categories: europe travel
San Sebastian, known in the Basque tongue as Donostia, is a medium-sized city on the northern coast of Spain, fronted by the Bay of Biscay. The capital of Gipuzkoa, one of the historical territories of the Basque Autonomous Community, San Sebastian is a major hotspot of tourism in the country. With a vibrant culture, splendid scenery, and a mild climate, the city beckons visitors at all times of year.
You could happily structure your entire trip to San Sebastian around eating. This is an excellent destination for the gourmand, and partaking in regional fare is certainly among the best ways to participate in the culture. Typical Basque cuisine—drawing on the fruits of both the sea and the hills, with much fish, game, vegetables, and sheep’s-milk cheeses—thrives here, and the city still supports “txokos,” traditionally male-dominated Basque gastronomical societies. There is perhaps no finer way to sample a host of flavors than to do as the locals and commence a “txikiteo,” a bar crawl centered around the tapas-like “pintxos” dishes. Named for the toothpick that usually skewers them, pintxos often consist of breads stacked with meats, cheeses, vegetables, and other accoutrements, and accompanied by wine or beer. Some of Spain’s finest restaurants—and certainly some of its most lively txikiteo routes—call San Sebastian home.
Festivals and Events
There’s nearly always something lively and organized going on in San Sebastian. This is the famous home of the San Sebastian International Film Festival, launched in 1953 and one of the world’s premier celebrations of cinema. One of Europe’s longest-running jazz festivals is held in San Sebastian in the summer. There is the bold observance of the feast of Saint Sebastian—the city’s namesake in both Spanish and Basque—in the 24-hour-long Tamborrada festival, driven by drumming, parades, and food. There’s also the cultural showcase of Basque Week in September, not long after the dramatic parades of “giants” and “big heads” during the hugely varied parties and activities of the Semana Grande/Aste Nagusia. Another defining event in San Sebastian is the great summertime bicycle race, the Clasica de San Sebastian.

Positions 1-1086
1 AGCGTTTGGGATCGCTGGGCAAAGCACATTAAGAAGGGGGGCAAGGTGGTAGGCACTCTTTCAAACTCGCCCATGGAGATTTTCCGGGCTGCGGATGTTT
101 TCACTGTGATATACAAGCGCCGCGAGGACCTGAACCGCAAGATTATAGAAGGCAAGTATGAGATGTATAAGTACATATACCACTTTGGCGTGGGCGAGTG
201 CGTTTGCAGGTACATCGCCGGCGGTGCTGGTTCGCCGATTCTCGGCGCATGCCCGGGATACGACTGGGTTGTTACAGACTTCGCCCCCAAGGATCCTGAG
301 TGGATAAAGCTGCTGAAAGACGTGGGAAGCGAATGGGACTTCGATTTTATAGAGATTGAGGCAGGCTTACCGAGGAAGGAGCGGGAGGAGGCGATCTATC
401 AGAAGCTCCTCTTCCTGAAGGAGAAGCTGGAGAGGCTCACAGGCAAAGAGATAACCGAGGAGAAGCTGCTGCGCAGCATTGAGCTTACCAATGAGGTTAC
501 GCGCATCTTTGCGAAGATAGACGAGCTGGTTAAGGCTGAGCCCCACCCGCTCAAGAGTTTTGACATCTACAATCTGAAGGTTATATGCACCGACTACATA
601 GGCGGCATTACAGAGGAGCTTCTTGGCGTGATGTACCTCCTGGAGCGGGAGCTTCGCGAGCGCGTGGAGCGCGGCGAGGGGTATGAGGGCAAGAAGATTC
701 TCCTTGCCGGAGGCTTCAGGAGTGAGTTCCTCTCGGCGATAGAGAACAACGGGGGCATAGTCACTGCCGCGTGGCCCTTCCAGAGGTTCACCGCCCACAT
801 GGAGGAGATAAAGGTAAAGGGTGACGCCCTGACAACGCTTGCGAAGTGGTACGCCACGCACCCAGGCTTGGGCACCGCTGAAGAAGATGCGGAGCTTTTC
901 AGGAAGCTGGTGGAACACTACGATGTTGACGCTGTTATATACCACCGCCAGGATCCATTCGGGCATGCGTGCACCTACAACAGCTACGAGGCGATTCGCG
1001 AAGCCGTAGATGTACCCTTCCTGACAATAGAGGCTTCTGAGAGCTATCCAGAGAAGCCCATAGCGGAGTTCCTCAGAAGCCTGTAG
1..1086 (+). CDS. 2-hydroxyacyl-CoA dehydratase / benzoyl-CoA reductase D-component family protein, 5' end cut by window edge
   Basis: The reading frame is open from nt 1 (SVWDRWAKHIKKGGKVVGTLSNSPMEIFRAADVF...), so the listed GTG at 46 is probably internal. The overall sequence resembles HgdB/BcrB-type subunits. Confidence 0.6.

There’s plenty of urban energy to soak in while you’re visiting San Sebastian, but the quiet grandeur of its natural setting is equally magnetic. Aside from the great sweep of the Bay of Biscay—that bight of the North Atlantic that forms the deep gouge between Spain and France—there are the rugged hills just inland. These hills— Adarra, Ulia, Igeldo, and other prominent summits—are some of the most spectacular landmarks in the area. Many of these hill- and mountain-tops provide excellent vantages for bird’s-eye views of San Sebastian and its geographic context, as from the Igeldo Tower on Mount Igeldo, with its iconic prospect over the city and La Concha Bay.
You needn’t just admire the coast from afar. San Sebastian has a number of beautiful beaches for lounging, swimming, and boating. Biggest and most well-known is Playa de Concha, but there’s also Playa de Ondarreta and Playa de la Zurriola. You can soak in a little architecture and culture along with those rays of sunshine. Playa de la Zurriola, for example, is overlooked by the striking Kursaal Convention Center and Auditorium, designed by Rafael Moneo and the site of the San Sebastian International Film Festival.
We’ve barely begun to evoke the unique vibrancy and atmosphere of San Sebastian, but these five general attractions certainly provide a good introduction. However your plans end up shaping out, you’re sure to enjoy some excellent food, exposure to a proud and colorful culture, and serene panoramas stretching from green ridges to wave-washed sea.
Elli is a writer for www.YourLocalSecurity.com.